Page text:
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\author{Kyle Spaans}
\date{May 8, 2009}
\title{Calculus 3 Lecture Notes}
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\section*{Lecture 3 -- Limits}
Limits in two variables. We have the standard definition from \emph{Calculus 1}
To generalize to more variables, use the formular for Euclidean distance:
\[ \| \vec{x} - \vec{x_0} \| = \sqrt{(x_1 - x_2)^2 + (y_1 - y_2)^2} \]
So using this in our limit definition:
\[ \forall \epsilon > 0 \, \exists \delta > 0 \, \mathrm{such that} \,
\forall x, y \| \vec{x} - \vec{x_0} \| < \delta
\Rightarrow \mid f(\vec{x}) - L \mid < \epsilon \, \mathrm{and} \,
\vec{x} = (x,y), \vec{x_0} = (x_0, y_0) \]
If you picture this in 2D, we have a circular area around the points $\vec{x}$
and $f(\vec{x})$ of radii $\epsilon$ and $\delta$, respectively. These are called
the neighbourhoods of the points.
When limits don't exist, there are three possible cases:
\begin{itemize}
\item Value goes to infinity ($\displaystyle \frac{1}{x}$ as $x \to 0$)
\item Periodic functions (trigonometric functions)
\item Two different limits from two sides (discontinuities)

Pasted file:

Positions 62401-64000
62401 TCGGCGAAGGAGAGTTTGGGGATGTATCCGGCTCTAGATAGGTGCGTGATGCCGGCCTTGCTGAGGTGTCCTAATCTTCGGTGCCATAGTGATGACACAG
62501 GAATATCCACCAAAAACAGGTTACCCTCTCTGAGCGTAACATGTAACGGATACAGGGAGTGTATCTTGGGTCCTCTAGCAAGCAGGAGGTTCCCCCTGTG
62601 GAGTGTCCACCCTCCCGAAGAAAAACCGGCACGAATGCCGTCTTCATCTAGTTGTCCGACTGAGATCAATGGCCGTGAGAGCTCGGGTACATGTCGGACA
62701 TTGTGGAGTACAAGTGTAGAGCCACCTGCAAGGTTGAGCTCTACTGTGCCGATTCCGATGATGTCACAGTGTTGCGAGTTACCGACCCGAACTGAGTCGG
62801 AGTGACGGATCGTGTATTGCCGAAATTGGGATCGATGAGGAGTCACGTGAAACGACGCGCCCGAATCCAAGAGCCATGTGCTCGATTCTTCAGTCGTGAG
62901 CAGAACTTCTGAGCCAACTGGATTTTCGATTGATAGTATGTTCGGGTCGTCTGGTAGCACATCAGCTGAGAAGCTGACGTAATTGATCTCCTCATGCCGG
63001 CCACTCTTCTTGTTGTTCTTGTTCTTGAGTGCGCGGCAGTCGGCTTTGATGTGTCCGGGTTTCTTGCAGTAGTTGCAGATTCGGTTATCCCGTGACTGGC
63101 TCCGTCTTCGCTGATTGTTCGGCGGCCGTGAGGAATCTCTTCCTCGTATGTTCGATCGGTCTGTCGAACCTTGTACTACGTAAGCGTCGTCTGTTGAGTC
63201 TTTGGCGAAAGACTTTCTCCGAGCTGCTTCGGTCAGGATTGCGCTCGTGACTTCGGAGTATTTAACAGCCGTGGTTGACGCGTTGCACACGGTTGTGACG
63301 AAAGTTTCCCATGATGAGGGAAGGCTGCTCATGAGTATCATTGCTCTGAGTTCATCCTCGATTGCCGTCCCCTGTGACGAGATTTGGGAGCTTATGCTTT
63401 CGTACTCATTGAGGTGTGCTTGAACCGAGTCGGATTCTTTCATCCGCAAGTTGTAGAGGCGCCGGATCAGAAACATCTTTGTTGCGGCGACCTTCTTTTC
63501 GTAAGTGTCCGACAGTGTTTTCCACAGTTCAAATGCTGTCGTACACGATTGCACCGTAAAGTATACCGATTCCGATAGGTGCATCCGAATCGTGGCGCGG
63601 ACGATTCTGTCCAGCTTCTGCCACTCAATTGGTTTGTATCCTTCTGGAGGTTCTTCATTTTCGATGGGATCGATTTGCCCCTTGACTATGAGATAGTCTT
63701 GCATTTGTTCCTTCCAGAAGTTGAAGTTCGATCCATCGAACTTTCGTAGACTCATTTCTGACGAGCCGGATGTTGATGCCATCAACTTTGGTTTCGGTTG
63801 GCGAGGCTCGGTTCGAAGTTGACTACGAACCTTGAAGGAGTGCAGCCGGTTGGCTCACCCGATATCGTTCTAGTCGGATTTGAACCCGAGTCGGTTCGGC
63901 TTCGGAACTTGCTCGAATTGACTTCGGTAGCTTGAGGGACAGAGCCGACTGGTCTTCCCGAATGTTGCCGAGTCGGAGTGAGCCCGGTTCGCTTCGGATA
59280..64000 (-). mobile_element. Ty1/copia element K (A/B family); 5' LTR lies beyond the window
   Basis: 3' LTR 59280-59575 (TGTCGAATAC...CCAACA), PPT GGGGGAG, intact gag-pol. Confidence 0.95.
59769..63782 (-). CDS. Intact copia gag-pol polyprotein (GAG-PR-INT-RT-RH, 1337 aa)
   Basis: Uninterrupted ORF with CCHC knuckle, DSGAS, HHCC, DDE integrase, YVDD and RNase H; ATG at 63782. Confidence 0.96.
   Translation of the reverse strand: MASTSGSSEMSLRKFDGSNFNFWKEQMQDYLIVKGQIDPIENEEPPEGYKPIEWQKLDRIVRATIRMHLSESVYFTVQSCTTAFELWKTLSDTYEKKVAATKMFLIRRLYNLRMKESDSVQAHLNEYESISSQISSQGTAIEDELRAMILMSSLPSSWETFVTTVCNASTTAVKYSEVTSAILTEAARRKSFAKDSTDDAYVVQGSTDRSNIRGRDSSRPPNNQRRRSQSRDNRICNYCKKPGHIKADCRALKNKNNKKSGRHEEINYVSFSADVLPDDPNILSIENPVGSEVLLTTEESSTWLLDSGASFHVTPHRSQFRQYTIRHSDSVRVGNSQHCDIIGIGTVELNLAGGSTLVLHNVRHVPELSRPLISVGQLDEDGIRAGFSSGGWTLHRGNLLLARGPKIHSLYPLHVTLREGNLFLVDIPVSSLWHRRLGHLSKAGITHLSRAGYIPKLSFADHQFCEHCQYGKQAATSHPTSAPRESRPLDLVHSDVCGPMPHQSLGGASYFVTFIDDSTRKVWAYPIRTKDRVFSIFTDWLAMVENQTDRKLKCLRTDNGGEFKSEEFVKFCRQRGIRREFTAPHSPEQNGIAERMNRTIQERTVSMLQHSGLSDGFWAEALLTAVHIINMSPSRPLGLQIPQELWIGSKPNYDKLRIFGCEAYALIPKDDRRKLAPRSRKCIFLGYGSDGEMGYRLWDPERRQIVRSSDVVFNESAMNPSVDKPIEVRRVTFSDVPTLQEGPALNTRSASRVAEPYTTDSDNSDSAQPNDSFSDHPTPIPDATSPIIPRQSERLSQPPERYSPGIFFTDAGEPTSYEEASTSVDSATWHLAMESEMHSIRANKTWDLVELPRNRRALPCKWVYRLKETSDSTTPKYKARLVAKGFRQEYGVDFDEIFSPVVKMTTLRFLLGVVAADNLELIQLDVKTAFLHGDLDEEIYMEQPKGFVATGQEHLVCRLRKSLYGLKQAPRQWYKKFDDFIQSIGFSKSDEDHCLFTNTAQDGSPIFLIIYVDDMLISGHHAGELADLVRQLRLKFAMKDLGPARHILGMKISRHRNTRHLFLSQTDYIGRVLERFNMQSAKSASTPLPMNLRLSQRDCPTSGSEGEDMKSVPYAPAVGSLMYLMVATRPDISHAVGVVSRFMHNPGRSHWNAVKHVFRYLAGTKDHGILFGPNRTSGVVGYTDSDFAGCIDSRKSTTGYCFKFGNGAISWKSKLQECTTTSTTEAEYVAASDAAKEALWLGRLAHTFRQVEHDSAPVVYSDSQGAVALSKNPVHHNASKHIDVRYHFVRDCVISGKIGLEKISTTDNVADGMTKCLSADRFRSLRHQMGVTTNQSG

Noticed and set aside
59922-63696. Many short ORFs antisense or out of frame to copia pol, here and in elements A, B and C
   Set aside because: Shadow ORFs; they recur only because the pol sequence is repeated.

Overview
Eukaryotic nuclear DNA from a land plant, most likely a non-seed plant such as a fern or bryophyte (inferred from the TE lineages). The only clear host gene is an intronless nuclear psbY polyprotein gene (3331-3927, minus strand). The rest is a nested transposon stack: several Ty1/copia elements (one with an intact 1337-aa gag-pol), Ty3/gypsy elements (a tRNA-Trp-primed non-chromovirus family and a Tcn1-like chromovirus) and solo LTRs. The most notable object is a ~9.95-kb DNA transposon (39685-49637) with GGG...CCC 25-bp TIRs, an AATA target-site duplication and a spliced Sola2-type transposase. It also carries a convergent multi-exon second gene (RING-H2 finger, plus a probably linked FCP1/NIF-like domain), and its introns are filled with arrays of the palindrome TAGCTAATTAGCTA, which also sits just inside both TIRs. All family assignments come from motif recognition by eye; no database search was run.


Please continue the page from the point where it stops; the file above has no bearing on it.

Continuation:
\end{itemize}
Some simple examples in two variables:
\paragraph*{Example 1}
\[ \lim_{(x,y) \to (0,0)} \frac{1 + x^2y^6}{3 + x + x^3} = \frac{1}{3} \]
found by direct substitution
\paragraph*{Example 2}
\[ \lim_{(x,y) \to (0,0)} \frac{2 + x + y}{xy^3} = \infty \]
\paragraph*{Example 3}
Cases with $\displaystyle \frac{0}{0}$ or $\displaystyle \frac{\infty}{\infty}$.
\[ f(x,y) = \frac{x^2 - y^2}{x^2 + y^2},
\lim_{(x,y) \to (0,0)} \]
We will prove by contradiction that this limit does not exist. Consider first
the case were we get $\displaystyle \frac{0}{0}$. Fix $x = 0$ and let
$y \to 0$, the limit of this is clearly $-1$. Conversely when we fix $y = 0$
and let $x \to 0$ we get a limit of $1$ by l'H\^opital's Rule. Because these
values are different, the limit does not exist.
\paragraph*{Example 4}
\[ f(x,y) = \frac{x^4y^4}{(x^4 + y^2)^3}, \, x,y \neq 0,
\]
When $x = 0$ we get a limit of $0$. Similarly for $y = 0$. So we can't find
a contradiction yet. What if we approach $(0,0)$ from an arbirary line rather
than one of the axes? Let $y = mx$ giving
$\displaystyle \lim_{x \to 0} \frac{x^4(mx)^4}{(x^4 + (mx)^2)}
= \lim_{x \to 0} \frac{m^4x^2}{(x^2 + m^2)^3} = 0$. So we don't know
any more information. We can find a contradition if try try letting $y = mx^2$,
approaching $(0,0)$ from an arbitrary parabola. Solving that equation gives us
$\displaystyle \frac{m^4}{(1 + m^2)^3} \neq 0$, which leads to a condradiction,
hence the limit does not exist.
So we can see that this approach isn't good for finding limits. It is also not
incredibly useful for proving that limits exist as well. We need to figure out
when to stop, and figure out strategies for different approaches to the problem.
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